Financial irregularity the bane of our age
From corporate fraud at Enron through to the Libor scandal of today, financial irregularity seems to be the bane of our age. With other notable examples such as endowment mortgages, pensions and PPI miss-selling; MPs expenses, aggressive tax avoidance by wealthy individuals and organised tax avoidance by global corporations, financial malpractice scandals have become commonplace. There seems to be cultural entrenchment of an attitude to avoid paying what is due or obtaining cash to which there is no entitlement.
‘Moral’, right or wrong?
There is much talk of a ‘moral’ dimension to financial wrong doing; for many, however, with ‘moral’ taken out of the context of organised religion, such a concept is largely meaningless. There is only each individual’s sense of right and wrong, and many see it wrong that so many cheat the system, not out of necessity, but out of greed; this leads them to conclude that it is right to take advantage of ‘the system’ to get whatever they can for themselves when the opportunity presents itself.
Tax avoidance at the top
The Tax Justice Network recently estimated that across the world, at least £13 trillion is being hidden in offshore tax havens. With a collective asset based wealth put at £414bn by The Times Rich List in April 2012, how much of this has been squirreled away by the top 1,000 wealthiest people in theUK?
Riot at the bottom of society
The UK summer riots of 2011 are largely characterised as mindless criminality and dismissed as the consequence of gang oriented culture of a youth preoccupied with sports clothing, computer gaming and big flat screen TVs.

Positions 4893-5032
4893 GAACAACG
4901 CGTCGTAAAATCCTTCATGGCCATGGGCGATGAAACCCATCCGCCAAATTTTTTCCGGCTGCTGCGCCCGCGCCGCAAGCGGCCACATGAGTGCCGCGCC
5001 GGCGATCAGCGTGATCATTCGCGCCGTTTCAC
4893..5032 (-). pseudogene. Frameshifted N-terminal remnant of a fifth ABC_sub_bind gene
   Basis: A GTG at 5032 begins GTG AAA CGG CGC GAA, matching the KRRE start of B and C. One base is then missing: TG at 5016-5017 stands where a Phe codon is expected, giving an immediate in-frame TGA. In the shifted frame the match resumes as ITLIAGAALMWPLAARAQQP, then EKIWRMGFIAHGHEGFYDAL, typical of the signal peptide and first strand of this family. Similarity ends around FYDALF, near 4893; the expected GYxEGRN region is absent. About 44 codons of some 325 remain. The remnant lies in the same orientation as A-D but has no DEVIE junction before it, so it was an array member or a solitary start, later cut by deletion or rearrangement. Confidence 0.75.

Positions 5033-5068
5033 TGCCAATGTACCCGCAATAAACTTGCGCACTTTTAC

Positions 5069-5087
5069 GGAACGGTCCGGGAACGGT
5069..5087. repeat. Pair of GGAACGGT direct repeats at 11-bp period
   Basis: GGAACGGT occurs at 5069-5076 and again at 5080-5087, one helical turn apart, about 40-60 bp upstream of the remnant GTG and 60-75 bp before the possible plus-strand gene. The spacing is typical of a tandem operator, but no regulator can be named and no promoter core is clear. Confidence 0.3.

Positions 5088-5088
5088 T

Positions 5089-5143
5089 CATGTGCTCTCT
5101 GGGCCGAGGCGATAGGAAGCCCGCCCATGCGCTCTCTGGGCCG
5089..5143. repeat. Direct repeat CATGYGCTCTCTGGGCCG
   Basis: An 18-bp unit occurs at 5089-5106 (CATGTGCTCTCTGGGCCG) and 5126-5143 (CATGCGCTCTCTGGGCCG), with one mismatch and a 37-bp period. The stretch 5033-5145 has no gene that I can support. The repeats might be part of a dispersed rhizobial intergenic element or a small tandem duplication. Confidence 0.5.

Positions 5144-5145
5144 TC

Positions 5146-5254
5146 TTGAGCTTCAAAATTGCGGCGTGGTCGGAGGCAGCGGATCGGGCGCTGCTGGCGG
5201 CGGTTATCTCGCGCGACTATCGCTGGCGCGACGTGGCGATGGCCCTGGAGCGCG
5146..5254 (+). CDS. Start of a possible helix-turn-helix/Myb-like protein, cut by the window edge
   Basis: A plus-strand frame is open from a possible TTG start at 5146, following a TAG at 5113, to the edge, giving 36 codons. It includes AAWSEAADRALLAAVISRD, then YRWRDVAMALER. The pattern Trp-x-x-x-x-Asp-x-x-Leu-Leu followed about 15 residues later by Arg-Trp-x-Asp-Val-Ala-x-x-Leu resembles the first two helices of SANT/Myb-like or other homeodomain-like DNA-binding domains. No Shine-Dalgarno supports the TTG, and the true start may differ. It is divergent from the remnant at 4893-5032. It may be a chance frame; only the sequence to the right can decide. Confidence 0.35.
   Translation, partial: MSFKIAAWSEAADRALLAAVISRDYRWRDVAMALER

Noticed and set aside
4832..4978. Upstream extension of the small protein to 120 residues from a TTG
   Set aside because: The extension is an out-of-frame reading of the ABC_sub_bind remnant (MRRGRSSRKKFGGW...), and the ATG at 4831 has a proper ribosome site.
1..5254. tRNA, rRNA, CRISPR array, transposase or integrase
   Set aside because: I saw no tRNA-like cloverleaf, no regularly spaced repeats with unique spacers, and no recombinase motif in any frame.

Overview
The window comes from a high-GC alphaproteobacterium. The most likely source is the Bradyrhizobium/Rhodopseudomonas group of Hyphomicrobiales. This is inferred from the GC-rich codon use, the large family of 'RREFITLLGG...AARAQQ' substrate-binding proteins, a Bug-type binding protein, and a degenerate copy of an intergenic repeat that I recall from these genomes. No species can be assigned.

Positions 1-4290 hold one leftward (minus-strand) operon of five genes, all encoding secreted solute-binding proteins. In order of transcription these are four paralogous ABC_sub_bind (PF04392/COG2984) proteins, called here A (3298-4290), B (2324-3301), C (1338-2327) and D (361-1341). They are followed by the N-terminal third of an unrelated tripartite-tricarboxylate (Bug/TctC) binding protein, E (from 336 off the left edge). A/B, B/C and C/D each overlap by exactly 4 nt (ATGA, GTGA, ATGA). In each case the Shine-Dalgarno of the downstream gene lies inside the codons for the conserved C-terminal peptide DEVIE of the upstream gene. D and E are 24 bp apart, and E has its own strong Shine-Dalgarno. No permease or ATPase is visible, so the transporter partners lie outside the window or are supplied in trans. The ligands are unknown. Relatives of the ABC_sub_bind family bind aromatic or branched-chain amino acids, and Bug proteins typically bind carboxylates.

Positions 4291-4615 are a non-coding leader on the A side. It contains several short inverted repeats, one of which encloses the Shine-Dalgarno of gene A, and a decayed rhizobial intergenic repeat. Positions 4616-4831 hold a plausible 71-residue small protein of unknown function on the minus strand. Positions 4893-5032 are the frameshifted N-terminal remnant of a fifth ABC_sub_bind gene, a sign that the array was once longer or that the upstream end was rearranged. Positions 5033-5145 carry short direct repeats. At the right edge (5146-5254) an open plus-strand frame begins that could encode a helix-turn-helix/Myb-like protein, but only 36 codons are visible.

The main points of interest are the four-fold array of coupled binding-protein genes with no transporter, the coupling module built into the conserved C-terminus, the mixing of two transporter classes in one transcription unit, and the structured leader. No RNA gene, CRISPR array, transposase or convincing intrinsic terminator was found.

However, it seems highly unlikely that there is no connection between the growing wealth gap and the mood of those at the bottom of society, or a disenfranchised generation just entering adulthood that is inheriting a world with a growing number of deep rooted social, economic and environmental problems.
With a tolerant attitude to financial wrong doing so systemically established at the top of society, and many seemingly ‘getting away with it’, there should be little surprise that those at the bottom of the wealth ladder harbour deep resentments that may explode as violent disorder.
White-collar crime and expenses fraud in the middle
The squeezed middle of society also shares this resentment, however, it tends not to explode; it often manifests itself as ‘white-collar crime’ and research supports the fact that expenses fraud is an obvious example of such activity. In organisations that retain manual expenses systems and processes, trusted employees have the opportunity to misuse business expense accounts to provide perks for themselves, family and friends.
Expense On Demand minimises the opportunity for fraud
Expense On Demand provides online expenses management that prevent your organisation’s expenses system being abused by the culture of financial irregularity. The solution automates manual processes, speeds up submission, authorisation and payment while locking in compliance. Follow this link to download our free guide ‘Expenses fraud: How to beat it’.